Martial Arts Training Does Not Make You a Fighter
In fact, these days I often find humor in those statements and come up with my own, non-confrontational ways to respond.
The truth is, training in Martial Arts doesn't make you a fighter. Not by itself and right away. Those stories of people going off to train in Martial Arts and then coming back to beat up the bully are mostly exaggerated. True, there are situations where perhaps this did happen and there people who are that gifted they are natural fighters. There are always exceptions.
But for the majority of us, simply getting on the floor to train isn't enough to immediately translate what you learn into combat. There are many factors why. I like to generally sum it up in a trifecta, not so different from how many people train.
Fighting actually takes a lot of conditioning. Most untrained fighters end up defeating themselves because they expend far too much energy and result in less than effective moves. Just imagine the combatant flailing around their arms or charging head long into their opponent. While they may get lucky in hitting their target and causing some real damage, majority of their energy is spent hitting air.
One requires a good level of conditioning in order to sustain their energy over a fight. Even a simply two-minute round will exhaust most people not trained to handle that length of time fighting. Most people who step into their first sparring match in class often find that what seemed like a short amount of time feels like an eternity when you’re actually in the battle. Most fighters supplement their training in this area with cardio work to build their endurance.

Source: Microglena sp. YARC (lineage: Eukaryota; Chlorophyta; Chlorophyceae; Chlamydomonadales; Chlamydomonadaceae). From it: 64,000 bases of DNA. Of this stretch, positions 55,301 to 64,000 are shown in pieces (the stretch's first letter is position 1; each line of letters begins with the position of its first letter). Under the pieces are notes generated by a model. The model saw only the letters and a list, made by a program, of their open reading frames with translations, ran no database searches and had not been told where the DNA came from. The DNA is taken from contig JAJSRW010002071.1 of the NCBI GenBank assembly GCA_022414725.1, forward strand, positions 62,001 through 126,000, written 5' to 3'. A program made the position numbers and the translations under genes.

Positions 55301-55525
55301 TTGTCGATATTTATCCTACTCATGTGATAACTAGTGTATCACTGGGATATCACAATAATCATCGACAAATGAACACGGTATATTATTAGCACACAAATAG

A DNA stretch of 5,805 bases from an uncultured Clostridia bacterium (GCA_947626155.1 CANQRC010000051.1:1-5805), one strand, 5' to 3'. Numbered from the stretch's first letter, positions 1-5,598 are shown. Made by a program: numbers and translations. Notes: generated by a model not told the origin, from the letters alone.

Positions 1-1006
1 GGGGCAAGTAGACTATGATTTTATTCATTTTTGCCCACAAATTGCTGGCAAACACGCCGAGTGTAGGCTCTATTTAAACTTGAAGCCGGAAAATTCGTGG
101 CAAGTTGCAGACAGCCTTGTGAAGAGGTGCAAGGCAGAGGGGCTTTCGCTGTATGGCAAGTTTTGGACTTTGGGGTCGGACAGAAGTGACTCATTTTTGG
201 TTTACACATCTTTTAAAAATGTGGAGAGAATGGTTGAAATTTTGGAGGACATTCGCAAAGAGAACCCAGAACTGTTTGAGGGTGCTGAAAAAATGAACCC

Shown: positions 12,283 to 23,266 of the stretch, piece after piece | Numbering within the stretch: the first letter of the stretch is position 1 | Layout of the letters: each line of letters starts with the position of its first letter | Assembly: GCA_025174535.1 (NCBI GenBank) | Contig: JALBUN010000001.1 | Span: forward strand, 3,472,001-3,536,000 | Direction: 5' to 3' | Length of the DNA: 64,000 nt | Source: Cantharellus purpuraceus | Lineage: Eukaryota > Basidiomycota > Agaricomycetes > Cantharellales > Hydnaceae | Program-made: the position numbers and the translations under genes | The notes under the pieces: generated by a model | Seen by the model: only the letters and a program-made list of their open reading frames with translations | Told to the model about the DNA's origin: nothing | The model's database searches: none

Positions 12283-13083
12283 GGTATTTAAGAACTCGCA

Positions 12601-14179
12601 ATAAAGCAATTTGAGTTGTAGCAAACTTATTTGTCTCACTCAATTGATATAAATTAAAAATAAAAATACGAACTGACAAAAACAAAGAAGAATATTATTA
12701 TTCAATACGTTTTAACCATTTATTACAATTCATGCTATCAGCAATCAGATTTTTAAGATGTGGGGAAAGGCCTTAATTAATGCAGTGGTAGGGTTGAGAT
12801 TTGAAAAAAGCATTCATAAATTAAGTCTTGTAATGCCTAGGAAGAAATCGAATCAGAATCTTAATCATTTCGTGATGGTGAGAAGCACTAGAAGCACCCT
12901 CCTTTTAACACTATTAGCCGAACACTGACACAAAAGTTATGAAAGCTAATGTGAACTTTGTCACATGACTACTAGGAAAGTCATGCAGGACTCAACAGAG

Finally, learning techniques is one thing but in order to effectively use them in a combat situation, they have to become so ingrained with your natural movements that thought is not required to initiate the move. This only comes with practice, practice, practice until the body remembers the moves on its own. As my teacher says, "Do something a 1,000 times before you even begin to count how many times you’ve done a movement."
Combat is as much a mental game as it is a physical one. Stepping into any fight raises ones adrenaline and anxiety. No matter how much training you receive, your body will always react with the increase of adrenaline and blood pressure. What a successful fighter must learn to do is control and focus that energy. If left unfocused, the body will literally wear itself out, thus back to the concept of defeating yourself.
In addition, natural instincts kick in, things like focusing on a narrow target (tunnel vision). The emphasis of the mind changes from the frontal lobes to the rear, survival lobes. Without training specifically to fight, there isn't time for the mind to absorb all that is happening and process what is the next logical motion.
Simply stepping on the Martial Arts mat even hundreds of times doesn't train you for handling this.
Even if the mind and the body have been conditioned to handle a fight, the spirit truly determines how well either of the other two react. If the very first time you get hit, you feel defeat or fear, your ability to react will be completely altered.
In addition, there are many Martial Arts, such as myself, who do not have the spirit of fighting simply for the sake of fighting. Truth be told, I will find other ways out of a situation long before I raise my hand to defend myself. There is nothing shameful or wrong about this, it simply is the individual’s spirit.
So, if you're training in Martial Arts and frustrated with your success in sparring or in the ring, it may be more than just your style which is impacting that. You may need to consider what else it is you’re missing in your body, mind, or spirit.
And if you’re not someone that trains in Martial Arts, please be considerate and realize that not everyone that trains in Martial Arts trains with the inten
This site needs an editor - click to learn more!
Editor's Picks Articles
Top Ten Articles
Content copyright © 2018 by Caroline Chen-Whatley. All rights reserved.
This content was written by Caroline Chen-Whatley. If you wish to use this content in any manner, you need written permission. Contact BellaOnline Administration for details.